then we’re all good. You know, like everything’s good. Like we’re, we’re cool with that. but. Skirting responsibility. Improving that you’re untrustworthy is something that’s absolutely not tolerated by those guys. And so that was something that I took away. And something that he actually says was being a true leader starts with telling the truth.
And that kind of goes along with that. He, he talks [00:28:00] about how leaders don’t tell us what we want to hear. They tell us what we need to hear. They tell us the truth. And so that’s kind of where, and I have a different perspective on it, just from being a, a leader in ministry. It’s obviously, truth is a big, big thing in, in the church.
And ministry leaders are obviously, I’m not saying that other people aren’t held to high standards of truth, but ministry leaders really are held to high standards of truth. And that’s kinda how I’ve always seen it, is. if I’m telling people the truth, that’s the first step to being a good minister, being a good leader, being you need to be trustworthy.
And so that’s kind of one of the big things that I took away from it was. was being trustworthy. That’s where good leadership starts is being trustworthy.Â
Jerred Moon: Yeah. I love that. The book didn’t center a lot on ownership, but I think, you know, ownership is a big part of, leadership in general. But to a point, right?
Like there’s only like if you’re, if you [00:29:00] screw up all the time, but you own it, it’s still like, well, okay, but like, you gotta stop doing that. You’ve got to make a plan for not sucking. you know, and I think that’s, that’s where that, that idea gets really difficult because just to thought experiment that went out further, this Marine screws something up that he should have never screwed up.
He owns it. We’re okay with it. What if he does it again. What do you think the appropriate reaction to that is?Â
Kyle Shrum: I think he’d be gone if he did it again. I don’tÂ
Jerred Moon: because I think that I owned it again.Â
Kyle Shrum: Well, I think that goes the other way though, because you’re still proven. Your untrustworthiness like if you keep, if you keep messing up, you’re, you’re screwing up your trustworthiness, right?
Like it doesn’t matter that you own up, that you messed up. It’s like you get like one. Maybe two shots and then you’re gone. You know? Because if after one or two like you’re not trustworthy anymore, it doesn’t matter that you own your mistake, like you still keep making the mistakes, so I can’t trust you to not makeÂ
Jerred Moon: the mistake.
Yeah, I completely agree. I just like to, I feel like that, and this just happened a lot in the [00:30:00] military with just that ownership idea, like. Just so everyone’s real clear, like Jocko extreme ownership or whatever, not something he invented. Also not proprietary to the Navy seals in the slightest. That is the military leadership, one-on-one ownership.
If you don’t own things, things are owned for you. Like a couple of years ago when I was probably 10 years ago when nukes were flown in a B2 from like Missouri to California, they fired everyone all the way up to like the highest ranking officer in the air force because they’re like. That’s your fault.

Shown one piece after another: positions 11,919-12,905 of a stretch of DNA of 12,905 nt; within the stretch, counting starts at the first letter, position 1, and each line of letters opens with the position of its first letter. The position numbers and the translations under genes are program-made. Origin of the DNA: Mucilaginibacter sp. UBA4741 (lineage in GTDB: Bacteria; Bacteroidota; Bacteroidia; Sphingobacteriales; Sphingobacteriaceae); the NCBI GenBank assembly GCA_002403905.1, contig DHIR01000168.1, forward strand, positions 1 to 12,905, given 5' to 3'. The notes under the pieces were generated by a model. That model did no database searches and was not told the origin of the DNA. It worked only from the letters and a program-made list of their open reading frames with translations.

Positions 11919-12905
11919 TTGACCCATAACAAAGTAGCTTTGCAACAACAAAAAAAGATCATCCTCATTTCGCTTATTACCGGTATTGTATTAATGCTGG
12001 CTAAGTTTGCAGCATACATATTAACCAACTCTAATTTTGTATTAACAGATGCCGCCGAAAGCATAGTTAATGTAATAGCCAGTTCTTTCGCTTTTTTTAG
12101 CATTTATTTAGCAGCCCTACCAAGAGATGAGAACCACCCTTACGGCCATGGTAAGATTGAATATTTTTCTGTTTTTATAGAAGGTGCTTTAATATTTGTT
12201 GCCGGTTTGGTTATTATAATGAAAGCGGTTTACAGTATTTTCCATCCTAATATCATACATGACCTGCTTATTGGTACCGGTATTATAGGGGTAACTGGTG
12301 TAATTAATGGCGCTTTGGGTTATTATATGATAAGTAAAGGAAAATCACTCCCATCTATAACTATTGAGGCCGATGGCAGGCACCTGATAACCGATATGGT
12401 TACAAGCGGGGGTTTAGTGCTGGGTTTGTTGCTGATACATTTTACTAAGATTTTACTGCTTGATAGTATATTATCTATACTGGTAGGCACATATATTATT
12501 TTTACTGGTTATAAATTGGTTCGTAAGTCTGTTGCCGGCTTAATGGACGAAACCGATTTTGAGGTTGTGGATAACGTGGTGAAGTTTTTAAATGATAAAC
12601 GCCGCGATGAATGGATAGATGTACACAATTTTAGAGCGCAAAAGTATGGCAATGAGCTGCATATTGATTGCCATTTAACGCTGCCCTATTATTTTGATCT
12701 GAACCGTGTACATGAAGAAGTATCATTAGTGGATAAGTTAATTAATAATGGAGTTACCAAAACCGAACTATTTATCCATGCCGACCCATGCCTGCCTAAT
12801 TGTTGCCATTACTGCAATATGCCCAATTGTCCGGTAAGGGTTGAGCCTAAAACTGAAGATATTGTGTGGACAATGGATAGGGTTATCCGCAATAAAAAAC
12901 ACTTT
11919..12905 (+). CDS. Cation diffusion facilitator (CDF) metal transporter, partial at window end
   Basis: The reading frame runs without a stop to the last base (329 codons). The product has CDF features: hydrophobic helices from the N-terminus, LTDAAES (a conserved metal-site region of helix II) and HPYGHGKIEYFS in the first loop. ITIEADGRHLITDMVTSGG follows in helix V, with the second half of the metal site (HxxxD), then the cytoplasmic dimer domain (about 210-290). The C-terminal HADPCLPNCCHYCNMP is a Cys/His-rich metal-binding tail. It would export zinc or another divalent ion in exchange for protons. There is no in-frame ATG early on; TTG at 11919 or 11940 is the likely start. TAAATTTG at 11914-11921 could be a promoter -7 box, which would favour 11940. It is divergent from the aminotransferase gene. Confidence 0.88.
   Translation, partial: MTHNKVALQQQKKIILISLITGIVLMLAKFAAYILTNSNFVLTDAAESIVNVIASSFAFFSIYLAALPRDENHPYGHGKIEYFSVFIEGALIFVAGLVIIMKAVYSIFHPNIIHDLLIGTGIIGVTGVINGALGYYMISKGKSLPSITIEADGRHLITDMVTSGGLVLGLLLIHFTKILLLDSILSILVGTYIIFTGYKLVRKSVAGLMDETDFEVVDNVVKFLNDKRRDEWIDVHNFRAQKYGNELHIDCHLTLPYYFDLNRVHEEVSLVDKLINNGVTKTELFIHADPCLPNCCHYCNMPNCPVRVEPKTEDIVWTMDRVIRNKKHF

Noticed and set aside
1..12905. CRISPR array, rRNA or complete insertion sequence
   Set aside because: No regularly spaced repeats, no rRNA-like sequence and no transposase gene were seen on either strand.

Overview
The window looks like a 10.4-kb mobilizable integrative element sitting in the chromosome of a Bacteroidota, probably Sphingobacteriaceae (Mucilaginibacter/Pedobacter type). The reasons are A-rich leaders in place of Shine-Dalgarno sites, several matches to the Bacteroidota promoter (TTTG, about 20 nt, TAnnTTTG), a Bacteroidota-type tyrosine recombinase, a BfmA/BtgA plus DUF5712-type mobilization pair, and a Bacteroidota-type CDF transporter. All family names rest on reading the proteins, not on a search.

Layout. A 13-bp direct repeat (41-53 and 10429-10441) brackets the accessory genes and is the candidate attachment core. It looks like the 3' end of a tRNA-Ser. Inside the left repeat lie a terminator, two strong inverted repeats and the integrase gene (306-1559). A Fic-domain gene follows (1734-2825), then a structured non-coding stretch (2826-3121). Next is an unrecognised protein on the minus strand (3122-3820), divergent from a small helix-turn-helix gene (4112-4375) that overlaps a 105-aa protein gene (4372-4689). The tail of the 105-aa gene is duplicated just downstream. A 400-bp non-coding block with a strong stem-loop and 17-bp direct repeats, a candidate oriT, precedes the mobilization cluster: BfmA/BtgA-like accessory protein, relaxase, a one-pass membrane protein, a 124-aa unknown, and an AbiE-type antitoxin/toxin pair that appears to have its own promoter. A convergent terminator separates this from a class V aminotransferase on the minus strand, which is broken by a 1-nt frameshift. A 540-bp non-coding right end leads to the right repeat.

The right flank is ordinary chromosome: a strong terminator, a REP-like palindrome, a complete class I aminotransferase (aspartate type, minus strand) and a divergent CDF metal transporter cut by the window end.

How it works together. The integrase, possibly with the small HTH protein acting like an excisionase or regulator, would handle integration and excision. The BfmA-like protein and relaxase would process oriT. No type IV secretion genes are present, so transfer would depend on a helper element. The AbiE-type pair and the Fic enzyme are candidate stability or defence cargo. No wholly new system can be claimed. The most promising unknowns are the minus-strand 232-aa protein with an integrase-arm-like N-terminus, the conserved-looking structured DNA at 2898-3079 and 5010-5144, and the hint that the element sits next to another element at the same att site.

They’re like, I didn’t know about it. Doesn’t matter. That’s your fault. And so that like ownership is forced upon you in the military, even if you don’t want to take your own ownership. And, I think sometimes that it can get lost about, okay, and this is what I see in the saw in the military at like lower level leadership was people were like, Oh yeah, no, that’s totally on me.
Own it, owned it. And then I would see that happen over and over again. I’m like. I don’t think, I think you’re missing the ownership concept here, man. Like you’re, you can’t just keep [00:31:00] messing up and owning it. You got to do something to fix it. And I think that’s where it gets, I think that’s where leadership gets hard.
I think that’s where it gets challenging for the leader to make that decision. Because if you have somebody who’s like, yeah, okay, you know, that that’s on me, or whatever, and you’re like, okay, but like, what do we, what do we do from here? And I think that’s where it gets really messy. cool, man. I think that’s cool.
Kyle Shrum: No. Awesome.Â
Jerred Moon: Joe, what’d you think of the book?Â
Joe Courtney: A lot of times it’s that read it. So I had to refresh. But I think it’s really good for people coming into new leadership roles to get into, you know, working their way up in their career because it helps paint the picture and shed the light on how they should be looking at their position.
a lot of people will get into these new positions and go, okay, great. I’m happy about where I came, so what am I go to next? And just forget about who’s under them, who’s behind them. Because they’re focused on getting up and that they’re, they’re just on that upward trajectory, but you got to realize that the people that are under you [00:32:00] that you’re surrounded by are actually what’s going to make you succeed and keeping that human relationship with those people are going to help you build those people up as well as those people are going to lift you up and going back to the military thing.
A chiefs in the air force. They’re the highest enlisted, but they’re always looked at for the people that are there to help those under them because they’ve reached their leadership position. So all they should be doing is helping the people around and under them. And those are the best chiefs that everybody loves.
And the ones that you don’t like are the ones that are still worried about themselves and worried about what they’re doing versus helping you do what you’re doing. So it paints a good picture of how it puts it into context about how when you get up there, and you should still be working on the people that are around you that are under you, because they’re essentially gonna lift you up to the next stage.
So if you lift somebody up to where you are, then you’re going to have to go somewhere too, and you’re going to have to, you’re just going to go up again.